Generally speaking, we’re big fans of the campaign for plain English here at MT – there’s far too much jargon in the professional world for our liking, and local government tends to be more guilty than most. However, we can’t help feeling that things have gone too far when councils start banning the use of Latin pro bono publico. Perhaps aware that ipsa scientia potestas est, several UK local authorities have banned the use of Latin expressions – e.g. vice versa, quid pro quo etc. – because it’s elitist and discriminatory. A case of damnant quod non intellegunt, perhaps?
Bournemouth Council, for instance, has come up with a list of 18 phrases that staff are not to use in verbal or written correspondence. ‘We advise against using certain words, particularly when staff are writing to those whose first language may not be English,’ a spokesman told the BBC. He insists it’s ‘a guide only, not a direction’ – but that sounds like a de facto rule to us, unless you want to be persona non grata within your own office. The town has always been a destination of choice for those seeking physical recuperation, but perhaps the burghers of Bournemouth have lost interest in the mens sana in one’s corpore sano?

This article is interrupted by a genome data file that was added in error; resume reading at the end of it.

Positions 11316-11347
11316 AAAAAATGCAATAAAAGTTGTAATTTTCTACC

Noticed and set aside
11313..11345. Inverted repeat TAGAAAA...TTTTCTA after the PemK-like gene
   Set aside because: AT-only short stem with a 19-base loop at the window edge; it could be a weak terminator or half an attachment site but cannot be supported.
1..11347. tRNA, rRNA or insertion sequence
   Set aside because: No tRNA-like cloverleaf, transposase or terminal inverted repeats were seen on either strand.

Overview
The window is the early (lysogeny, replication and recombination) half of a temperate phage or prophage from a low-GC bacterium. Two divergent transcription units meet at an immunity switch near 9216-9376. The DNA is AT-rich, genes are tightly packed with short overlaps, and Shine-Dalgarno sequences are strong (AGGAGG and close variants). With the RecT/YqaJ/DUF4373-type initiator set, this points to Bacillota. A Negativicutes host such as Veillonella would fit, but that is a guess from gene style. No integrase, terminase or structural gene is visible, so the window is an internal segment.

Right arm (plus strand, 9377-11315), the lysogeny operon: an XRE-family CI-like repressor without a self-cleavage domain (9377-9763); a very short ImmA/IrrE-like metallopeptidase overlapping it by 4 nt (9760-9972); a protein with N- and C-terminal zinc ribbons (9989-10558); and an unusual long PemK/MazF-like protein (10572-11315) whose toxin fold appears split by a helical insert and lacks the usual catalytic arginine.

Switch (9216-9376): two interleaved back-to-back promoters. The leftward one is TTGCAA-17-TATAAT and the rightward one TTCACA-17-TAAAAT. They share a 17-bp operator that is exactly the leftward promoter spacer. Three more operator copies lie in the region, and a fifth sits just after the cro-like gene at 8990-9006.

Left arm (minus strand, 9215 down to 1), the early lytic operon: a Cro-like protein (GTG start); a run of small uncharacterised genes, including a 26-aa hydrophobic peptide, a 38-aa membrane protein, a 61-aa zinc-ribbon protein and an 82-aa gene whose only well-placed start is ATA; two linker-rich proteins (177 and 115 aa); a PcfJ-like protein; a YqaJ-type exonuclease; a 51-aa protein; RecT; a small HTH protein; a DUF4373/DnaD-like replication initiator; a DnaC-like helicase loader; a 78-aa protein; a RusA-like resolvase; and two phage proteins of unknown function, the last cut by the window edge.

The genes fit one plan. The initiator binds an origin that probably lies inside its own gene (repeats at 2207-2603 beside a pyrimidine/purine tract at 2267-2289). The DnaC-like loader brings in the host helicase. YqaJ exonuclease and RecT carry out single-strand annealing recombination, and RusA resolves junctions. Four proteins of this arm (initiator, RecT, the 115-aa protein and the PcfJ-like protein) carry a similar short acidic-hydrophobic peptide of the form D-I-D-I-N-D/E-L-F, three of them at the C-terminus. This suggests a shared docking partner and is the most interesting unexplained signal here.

The Plain English Campaign also supports the ban – it suggests that officials use Latin, inter alia, to make themselves feel important, and points out that it might stop people confusing e.g. with the word ‘egg’ (arguably such people ipso facto don’t deserve public support, but we’ll let that slide). They clearly feel that mutatis mutandis, the senatus populusque Britannicus will find a more enlightened modus vivendi.